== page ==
“The revitalization of North Lawndale’s Roosevelt Road commercial strip is a tremendous undertaking,” concluded a 1991 study by R.J. Dale Advertising for Chicago’s Department of Economic Development, “but it is not hopeless.” The last few years might lead you to believe otherwise.

In 1988 William Henry, the 24th Ward alderman, pushed the idea of a Lawndale chamber of commerce. Henry, a short, colorful man who favored expensive clothes and big cars, was watching his reputation go into decline. The year before he’d been one of the few black aldermen to vote to elect Eugene Sawyer acting mayor after Harold Washington’s death, and this made him an outcast among African American activists.

But many businessmen in Lawndale admired Henry for his enthusiasm and verve. “Henry got things going,” says one retailer. “He never asked for money, at least he never asked me, and when you wanted anything done he did it.” Hughzell Davis, owner of the Davis Speed Wash, is of two minds: “He had a lot of enthusiasm, but his follow-through wasn’t what it should have been. He was a lot of talk, but slow to action.” Nevertheless, the chamber Henry wanted became reality, with a city grant for operations, a part-time executive director, and an office.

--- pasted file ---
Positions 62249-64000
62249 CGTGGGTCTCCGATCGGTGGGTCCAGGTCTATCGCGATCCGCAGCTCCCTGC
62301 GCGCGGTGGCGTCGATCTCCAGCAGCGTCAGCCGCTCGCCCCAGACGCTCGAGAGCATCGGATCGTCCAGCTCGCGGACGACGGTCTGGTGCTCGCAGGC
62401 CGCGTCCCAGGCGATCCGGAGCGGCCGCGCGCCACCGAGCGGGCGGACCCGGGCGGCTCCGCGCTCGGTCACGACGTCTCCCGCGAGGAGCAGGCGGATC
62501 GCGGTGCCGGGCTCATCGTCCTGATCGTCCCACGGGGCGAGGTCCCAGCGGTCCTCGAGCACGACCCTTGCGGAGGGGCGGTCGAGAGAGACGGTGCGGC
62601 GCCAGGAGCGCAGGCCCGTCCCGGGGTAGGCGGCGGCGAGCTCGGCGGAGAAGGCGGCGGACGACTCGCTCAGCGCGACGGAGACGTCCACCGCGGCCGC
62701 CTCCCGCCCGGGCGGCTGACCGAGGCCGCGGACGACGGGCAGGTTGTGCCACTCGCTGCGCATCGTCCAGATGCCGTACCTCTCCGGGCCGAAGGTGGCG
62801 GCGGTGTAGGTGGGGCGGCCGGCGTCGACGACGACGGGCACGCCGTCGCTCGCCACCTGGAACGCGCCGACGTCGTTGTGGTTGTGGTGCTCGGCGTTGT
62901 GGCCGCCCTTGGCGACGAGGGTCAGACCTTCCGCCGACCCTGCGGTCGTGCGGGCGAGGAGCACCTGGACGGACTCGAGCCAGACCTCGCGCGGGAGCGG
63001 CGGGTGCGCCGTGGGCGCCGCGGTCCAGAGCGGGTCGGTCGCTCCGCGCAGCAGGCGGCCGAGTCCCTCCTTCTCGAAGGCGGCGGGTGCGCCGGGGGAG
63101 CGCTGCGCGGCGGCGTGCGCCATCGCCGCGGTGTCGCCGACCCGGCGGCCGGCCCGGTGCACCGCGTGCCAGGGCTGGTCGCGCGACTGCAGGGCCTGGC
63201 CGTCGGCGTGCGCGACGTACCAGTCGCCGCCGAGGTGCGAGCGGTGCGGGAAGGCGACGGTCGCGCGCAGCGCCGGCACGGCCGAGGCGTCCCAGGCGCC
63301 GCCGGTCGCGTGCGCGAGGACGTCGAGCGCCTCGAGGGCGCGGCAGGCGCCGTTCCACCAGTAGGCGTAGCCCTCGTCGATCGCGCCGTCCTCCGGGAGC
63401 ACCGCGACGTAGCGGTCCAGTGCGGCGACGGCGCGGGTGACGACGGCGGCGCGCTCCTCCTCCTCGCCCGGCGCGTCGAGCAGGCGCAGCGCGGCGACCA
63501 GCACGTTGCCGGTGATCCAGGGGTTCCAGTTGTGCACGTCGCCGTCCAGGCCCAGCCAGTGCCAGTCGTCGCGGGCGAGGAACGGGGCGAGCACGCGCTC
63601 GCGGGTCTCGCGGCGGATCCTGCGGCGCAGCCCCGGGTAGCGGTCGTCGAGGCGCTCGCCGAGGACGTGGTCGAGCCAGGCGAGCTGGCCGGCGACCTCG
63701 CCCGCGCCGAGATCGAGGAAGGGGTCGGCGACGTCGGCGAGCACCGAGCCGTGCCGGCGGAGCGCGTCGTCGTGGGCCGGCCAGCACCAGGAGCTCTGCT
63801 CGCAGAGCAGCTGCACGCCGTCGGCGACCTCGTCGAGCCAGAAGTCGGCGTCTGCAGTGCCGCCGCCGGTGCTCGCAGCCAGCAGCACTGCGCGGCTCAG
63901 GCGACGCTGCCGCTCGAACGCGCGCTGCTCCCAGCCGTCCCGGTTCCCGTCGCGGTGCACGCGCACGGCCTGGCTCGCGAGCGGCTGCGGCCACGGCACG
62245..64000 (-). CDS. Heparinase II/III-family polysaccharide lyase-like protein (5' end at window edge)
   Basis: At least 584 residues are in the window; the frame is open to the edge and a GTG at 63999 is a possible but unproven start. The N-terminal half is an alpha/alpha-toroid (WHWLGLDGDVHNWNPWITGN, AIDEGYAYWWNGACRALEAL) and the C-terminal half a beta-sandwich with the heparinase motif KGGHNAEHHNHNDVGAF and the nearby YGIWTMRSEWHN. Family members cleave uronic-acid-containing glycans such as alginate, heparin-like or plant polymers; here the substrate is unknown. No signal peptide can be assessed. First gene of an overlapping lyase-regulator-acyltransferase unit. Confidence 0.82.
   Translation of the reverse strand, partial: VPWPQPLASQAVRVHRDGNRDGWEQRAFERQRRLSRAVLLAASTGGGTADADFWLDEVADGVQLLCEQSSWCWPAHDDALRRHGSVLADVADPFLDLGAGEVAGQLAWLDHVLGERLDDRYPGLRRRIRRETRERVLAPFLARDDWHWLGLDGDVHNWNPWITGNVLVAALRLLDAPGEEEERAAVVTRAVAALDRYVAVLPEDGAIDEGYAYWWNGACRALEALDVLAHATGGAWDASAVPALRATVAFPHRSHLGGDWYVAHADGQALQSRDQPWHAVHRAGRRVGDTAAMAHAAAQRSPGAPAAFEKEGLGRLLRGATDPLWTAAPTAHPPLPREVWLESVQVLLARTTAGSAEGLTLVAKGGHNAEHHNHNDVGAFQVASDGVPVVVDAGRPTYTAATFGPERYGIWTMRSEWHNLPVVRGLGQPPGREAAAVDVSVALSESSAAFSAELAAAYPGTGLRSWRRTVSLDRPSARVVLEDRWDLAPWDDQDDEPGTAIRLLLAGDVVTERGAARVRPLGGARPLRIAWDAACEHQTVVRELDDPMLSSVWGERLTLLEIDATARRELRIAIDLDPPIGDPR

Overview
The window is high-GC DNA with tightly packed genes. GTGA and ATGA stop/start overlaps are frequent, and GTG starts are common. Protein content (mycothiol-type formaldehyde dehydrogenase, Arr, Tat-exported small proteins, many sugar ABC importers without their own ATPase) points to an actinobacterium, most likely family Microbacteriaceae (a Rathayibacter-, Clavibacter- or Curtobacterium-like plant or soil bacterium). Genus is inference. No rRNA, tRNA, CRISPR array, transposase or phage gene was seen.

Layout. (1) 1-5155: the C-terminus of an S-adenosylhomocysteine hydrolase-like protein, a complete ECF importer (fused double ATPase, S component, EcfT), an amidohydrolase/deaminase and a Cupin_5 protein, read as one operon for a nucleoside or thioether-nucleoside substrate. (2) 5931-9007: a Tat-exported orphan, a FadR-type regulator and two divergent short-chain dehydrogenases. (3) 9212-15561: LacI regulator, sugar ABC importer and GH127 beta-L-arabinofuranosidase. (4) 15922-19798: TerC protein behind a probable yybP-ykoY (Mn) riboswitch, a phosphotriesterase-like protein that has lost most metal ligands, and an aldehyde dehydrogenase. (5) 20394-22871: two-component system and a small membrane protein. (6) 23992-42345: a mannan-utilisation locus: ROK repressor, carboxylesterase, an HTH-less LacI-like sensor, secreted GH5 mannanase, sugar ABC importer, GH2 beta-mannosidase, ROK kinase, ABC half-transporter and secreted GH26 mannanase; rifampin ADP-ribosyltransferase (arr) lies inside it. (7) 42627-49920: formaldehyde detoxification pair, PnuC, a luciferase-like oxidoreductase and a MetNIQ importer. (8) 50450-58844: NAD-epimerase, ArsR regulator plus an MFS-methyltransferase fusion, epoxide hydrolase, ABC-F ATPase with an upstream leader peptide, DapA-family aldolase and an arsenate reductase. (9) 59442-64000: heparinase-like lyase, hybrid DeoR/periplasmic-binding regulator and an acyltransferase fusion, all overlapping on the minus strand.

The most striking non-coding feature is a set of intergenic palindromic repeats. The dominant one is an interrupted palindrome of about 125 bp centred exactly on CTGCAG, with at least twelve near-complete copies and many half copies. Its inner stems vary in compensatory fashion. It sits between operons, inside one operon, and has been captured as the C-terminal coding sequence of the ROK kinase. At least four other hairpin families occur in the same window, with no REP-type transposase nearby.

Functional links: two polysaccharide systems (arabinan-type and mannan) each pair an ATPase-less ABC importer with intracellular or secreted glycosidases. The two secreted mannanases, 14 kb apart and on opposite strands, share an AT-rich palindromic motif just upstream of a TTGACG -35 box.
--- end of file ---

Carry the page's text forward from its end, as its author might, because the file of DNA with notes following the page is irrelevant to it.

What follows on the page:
But few merchants joined. “The most dues-paying members we had in any one year was 16,” says Elbert Betts, chamber president and owner of Elbo’s barbecue stands. “We’d send out 400 meeting notices and five people would show up.” The Arabs stayed away, says Betts, although Sam Al-Taher, a leading Arab grocer, claims to have attended one or two meetings. “The Arabs had their own interests,” Betts insists. Indeed, three years ago the Arab stores set up the Arab American Merchants’ Association of North Lawndale, which today numbers 55 members.

The chamber’s meetings left Davis cold. “There would be a lot of talk,” he says. “People from the city would come out and make presentations but nobody could get together enough to do anything.” The chamber was also riven by infighting, and last December 31 it disbanded with no discernible accomplishment to its name.